The city tomorrow: The trends and risks that will shape leading cities in 2025

City tomorrow: Shape of city economies to come

A number of themes emerge charting the likely economic evolution of our 27 cities toward 2025. Foremost, the cities share as much interdependence as they do individuality—making a strong a case for cooperation.

Discussions with leaders of thought and action

Bill Bratton

Former police chief, New York and Los Angeles

Crime and Punishment, rewired for 2025

Bill Bratton discusses cyber-crime, the impact of social media and the importance of public safety as a critical factor in the health of cities.

Peter Chamley

Head of infrastructure at Arup

Big digs: How to do it, and not

From Crossrail to Second Avenue, Peter Chamley discusses practical and political roadblocks in keeping massive infrastructure projects on track in the US, UK and Singapore.

Wim Elfrink

Executive vice president, Cisco

India and beyond: Testbeds for urbanization

Wim Elfrink discusses the myriad factors that led him to choose India for the construction of Cisco’s “second headquarters.” It all comes down to seizing opportunity despite challenges.

David Miller

Former Mayor, Toronto

Building futures: Educate, innovate, smell the flowers

David Miller discusses key areas for the long-term wellbeing of cities. The journey begins by achieving good quality of life so people want to live, work and invest in building a dynamic future.

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Affluence is likely to remain in developed cities—whose long establishment, high productivity, and richer incomes tower over developing cities. The latter have to catch up in productivity (and underlying areas like open governance, lack of corruption, and stronger physical and social infrastructure), even while growing spectacularly in population and employment.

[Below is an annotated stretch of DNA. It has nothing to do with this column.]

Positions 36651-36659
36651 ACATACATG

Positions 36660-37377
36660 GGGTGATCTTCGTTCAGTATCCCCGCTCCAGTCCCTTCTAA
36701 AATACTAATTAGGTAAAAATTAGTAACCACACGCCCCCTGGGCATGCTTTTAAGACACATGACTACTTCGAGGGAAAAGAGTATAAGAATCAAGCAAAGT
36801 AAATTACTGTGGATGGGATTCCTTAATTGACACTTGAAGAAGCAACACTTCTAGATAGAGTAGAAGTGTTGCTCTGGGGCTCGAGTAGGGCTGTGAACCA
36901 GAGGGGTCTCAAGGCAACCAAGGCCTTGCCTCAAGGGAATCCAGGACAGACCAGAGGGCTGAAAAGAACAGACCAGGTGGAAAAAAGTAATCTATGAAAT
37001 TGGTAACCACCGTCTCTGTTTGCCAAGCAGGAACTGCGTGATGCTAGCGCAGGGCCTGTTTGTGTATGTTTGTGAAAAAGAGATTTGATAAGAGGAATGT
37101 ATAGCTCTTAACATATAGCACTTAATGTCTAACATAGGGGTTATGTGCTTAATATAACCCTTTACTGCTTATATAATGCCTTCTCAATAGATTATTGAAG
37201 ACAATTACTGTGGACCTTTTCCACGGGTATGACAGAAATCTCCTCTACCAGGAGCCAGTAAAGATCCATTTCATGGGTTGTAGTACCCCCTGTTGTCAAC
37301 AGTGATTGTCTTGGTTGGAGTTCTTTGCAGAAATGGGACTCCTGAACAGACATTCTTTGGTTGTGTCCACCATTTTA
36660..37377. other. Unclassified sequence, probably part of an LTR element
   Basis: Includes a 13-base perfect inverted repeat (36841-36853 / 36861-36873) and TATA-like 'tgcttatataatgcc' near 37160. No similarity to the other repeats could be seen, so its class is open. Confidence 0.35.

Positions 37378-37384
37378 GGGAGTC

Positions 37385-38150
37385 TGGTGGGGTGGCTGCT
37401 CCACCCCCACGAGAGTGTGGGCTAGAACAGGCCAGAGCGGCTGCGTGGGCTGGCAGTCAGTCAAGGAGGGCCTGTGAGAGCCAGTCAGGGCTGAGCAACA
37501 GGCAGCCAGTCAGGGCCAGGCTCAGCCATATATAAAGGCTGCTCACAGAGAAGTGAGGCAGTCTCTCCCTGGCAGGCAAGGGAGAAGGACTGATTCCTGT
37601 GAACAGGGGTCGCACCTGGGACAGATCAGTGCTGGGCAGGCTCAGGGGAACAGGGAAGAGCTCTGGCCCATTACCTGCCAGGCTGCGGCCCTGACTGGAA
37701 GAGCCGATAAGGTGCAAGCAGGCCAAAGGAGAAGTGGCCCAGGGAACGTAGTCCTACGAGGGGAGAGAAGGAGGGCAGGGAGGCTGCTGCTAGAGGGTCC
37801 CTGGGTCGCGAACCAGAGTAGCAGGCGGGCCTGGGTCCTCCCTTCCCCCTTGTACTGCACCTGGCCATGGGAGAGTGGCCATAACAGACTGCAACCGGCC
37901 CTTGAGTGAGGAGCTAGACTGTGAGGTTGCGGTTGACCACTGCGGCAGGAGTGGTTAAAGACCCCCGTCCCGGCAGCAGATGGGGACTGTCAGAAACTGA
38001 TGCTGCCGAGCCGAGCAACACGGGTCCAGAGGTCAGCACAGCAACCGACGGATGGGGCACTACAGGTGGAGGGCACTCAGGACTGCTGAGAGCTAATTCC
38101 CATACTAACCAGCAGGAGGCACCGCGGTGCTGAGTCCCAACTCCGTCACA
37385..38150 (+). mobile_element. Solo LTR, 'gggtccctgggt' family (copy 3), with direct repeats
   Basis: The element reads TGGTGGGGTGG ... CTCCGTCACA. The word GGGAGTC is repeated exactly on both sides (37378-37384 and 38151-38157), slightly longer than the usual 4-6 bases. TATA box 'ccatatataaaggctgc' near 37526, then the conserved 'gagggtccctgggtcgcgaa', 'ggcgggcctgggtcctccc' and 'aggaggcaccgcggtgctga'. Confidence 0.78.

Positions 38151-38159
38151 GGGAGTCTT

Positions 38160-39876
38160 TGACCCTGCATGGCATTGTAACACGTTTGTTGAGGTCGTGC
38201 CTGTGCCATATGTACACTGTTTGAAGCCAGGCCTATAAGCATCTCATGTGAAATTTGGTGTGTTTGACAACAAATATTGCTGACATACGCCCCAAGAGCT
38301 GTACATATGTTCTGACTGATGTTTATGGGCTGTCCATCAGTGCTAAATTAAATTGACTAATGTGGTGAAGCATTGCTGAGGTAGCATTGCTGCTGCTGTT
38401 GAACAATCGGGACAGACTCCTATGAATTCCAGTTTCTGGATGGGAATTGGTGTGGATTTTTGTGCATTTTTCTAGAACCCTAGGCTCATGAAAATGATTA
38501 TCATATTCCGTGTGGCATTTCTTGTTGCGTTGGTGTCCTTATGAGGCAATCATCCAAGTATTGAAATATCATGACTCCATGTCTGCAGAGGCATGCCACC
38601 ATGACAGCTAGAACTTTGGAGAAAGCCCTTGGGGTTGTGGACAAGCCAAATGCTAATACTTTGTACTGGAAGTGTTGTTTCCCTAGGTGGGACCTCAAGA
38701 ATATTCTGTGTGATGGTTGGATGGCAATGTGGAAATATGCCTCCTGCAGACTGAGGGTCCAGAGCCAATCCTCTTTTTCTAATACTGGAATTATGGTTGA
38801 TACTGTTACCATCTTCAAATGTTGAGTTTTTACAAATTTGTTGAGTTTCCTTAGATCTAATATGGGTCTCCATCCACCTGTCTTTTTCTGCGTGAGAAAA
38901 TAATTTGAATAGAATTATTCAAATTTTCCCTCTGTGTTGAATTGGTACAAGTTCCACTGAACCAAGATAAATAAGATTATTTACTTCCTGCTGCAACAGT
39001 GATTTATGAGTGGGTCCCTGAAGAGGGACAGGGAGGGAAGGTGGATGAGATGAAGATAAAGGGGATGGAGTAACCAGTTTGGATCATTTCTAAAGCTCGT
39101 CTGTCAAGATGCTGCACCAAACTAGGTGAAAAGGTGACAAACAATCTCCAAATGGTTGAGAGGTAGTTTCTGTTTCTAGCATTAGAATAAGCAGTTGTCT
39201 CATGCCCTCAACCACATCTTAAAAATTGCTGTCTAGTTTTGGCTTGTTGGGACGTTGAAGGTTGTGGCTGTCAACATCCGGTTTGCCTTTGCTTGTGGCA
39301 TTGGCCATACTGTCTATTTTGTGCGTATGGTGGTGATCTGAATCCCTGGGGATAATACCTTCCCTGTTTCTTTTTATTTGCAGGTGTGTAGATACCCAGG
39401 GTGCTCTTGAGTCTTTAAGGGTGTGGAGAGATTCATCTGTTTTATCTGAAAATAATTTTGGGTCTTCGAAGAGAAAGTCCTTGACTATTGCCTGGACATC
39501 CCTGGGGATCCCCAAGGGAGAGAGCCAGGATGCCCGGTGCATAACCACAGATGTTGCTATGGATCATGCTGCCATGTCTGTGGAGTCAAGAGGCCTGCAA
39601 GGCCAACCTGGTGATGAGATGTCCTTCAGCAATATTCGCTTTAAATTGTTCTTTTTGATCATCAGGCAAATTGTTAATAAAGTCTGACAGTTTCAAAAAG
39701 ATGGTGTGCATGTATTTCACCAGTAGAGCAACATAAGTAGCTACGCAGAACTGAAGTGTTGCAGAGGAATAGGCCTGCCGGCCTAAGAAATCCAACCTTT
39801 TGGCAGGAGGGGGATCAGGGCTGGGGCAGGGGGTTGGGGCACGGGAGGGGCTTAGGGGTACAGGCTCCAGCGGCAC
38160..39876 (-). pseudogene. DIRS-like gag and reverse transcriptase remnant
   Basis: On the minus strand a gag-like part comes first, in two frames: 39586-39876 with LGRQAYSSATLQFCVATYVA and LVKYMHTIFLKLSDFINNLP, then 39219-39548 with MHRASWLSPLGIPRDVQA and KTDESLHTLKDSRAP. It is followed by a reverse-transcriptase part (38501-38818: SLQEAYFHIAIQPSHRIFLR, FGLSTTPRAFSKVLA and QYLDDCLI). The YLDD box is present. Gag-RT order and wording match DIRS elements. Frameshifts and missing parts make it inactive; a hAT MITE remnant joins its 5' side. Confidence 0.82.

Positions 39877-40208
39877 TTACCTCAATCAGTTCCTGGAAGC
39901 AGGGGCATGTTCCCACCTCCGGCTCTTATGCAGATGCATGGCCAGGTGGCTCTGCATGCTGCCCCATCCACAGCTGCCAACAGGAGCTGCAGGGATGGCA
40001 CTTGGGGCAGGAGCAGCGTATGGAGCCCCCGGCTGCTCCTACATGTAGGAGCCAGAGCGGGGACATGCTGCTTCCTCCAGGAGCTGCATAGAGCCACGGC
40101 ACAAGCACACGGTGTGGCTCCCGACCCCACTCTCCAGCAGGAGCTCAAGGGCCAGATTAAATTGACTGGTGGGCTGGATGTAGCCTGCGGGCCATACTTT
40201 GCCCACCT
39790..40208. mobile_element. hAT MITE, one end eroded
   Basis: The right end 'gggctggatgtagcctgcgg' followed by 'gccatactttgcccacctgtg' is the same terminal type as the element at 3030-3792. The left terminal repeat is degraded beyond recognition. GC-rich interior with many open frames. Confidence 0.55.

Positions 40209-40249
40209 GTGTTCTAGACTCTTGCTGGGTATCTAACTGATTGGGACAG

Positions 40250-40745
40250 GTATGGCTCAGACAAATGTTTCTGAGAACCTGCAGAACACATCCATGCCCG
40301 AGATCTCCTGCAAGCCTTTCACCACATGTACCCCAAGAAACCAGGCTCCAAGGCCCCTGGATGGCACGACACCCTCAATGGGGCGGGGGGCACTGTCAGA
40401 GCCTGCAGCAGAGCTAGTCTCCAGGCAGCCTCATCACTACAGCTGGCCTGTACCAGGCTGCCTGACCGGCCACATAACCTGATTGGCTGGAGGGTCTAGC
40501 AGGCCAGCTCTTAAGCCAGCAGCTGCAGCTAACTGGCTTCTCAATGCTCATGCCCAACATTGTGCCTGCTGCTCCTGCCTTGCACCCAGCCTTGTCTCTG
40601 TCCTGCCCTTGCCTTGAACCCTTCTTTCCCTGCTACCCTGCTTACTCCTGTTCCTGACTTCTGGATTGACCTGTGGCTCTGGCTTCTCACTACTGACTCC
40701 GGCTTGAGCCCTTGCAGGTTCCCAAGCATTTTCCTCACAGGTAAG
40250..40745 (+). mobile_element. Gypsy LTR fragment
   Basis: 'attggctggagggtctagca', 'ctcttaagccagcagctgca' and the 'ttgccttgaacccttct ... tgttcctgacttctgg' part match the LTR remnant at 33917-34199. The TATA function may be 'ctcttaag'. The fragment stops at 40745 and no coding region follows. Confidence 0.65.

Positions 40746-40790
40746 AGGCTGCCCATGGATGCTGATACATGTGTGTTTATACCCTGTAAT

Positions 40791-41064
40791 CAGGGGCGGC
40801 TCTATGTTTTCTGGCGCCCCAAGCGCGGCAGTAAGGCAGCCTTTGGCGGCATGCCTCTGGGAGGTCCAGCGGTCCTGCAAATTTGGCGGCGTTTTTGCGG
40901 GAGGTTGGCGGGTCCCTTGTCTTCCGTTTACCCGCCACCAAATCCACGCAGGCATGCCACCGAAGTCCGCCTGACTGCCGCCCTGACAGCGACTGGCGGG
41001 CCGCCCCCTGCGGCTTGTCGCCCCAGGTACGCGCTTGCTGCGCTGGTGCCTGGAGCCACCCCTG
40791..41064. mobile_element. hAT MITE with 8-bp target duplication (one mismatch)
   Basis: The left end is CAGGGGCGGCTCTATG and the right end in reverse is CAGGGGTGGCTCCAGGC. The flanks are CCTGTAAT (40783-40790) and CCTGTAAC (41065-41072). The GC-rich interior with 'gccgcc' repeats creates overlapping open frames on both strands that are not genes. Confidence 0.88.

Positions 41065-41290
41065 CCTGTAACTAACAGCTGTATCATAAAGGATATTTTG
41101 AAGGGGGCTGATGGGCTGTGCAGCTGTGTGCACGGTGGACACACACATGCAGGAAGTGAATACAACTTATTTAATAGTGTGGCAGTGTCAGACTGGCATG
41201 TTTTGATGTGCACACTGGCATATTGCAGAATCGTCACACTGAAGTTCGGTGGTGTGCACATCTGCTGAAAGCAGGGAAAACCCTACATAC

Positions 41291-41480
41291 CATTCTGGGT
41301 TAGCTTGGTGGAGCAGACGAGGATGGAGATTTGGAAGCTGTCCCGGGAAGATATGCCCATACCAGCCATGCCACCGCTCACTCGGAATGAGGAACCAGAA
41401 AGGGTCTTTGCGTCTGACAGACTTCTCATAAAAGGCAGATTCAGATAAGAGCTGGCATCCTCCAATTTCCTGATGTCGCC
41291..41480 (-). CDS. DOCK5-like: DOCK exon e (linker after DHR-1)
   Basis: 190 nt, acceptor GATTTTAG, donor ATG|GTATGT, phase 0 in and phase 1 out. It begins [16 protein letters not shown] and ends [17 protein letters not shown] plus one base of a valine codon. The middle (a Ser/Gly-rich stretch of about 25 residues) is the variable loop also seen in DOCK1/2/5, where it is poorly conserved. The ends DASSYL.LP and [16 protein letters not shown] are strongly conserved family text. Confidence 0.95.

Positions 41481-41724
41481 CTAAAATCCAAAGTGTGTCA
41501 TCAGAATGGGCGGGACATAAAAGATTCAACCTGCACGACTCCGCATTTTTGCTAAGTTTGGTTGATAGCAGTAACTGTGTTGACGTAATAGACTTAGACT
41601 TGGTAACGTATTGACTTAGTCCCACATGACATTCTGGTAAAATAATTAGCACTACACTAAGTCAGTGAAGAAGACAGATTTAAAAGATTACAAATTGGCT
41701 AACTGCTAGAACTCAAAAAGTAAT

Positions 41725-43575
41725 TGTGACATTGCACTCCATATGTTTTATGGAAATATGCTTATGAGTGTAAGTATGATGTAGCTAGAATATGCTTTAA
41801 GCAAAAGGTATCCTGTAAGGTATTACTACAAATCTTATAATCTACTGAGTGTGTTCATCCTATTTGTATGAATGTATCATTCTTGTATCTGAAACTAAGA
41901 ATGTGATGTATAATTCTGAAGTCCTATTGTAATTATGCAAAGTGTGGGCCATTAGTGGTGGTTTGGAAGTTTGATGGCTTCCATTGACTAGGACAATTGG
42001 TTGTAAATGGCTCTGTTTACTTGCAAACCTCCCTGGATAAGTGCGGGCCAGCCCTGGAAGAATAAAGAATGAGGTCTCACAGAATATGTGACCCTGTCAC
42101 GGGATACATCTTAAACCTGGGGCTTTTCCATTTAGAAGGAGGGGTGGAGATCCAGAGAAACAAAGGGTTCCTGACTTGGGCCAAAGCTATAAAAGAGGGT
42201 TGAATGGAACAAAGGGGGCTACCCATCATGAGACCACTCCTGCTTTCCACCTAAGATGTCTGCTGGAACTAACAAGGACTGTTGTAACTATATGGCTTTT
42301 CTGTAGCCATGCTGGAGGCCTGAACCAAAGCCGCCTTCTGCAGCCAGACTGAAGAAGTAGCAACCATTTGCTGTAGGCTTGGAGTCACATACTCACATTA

Comparing the
"What if" Scenarios

Comparing the 'What if' Scenarios

If those improvements occur, employment patterns could change dramatically—cutting labor dependency and jobs in developing cities. But that issue may be upon us already as employment struggles to regain pre-recession levels and as a new phase may be dawning in the information revolution where less work is required and wealth must be shared in a more rational manner among the soon-to-be 9 billion of us.

Meantime, our cities are intertwined. As long as the West possesses the time and money to buy goods and the rest of the world has the labor to create the products, symbiosis will continue, each side needing the other to prosper and making the case at least as strong for intelligent urban collaboration as it is for competition.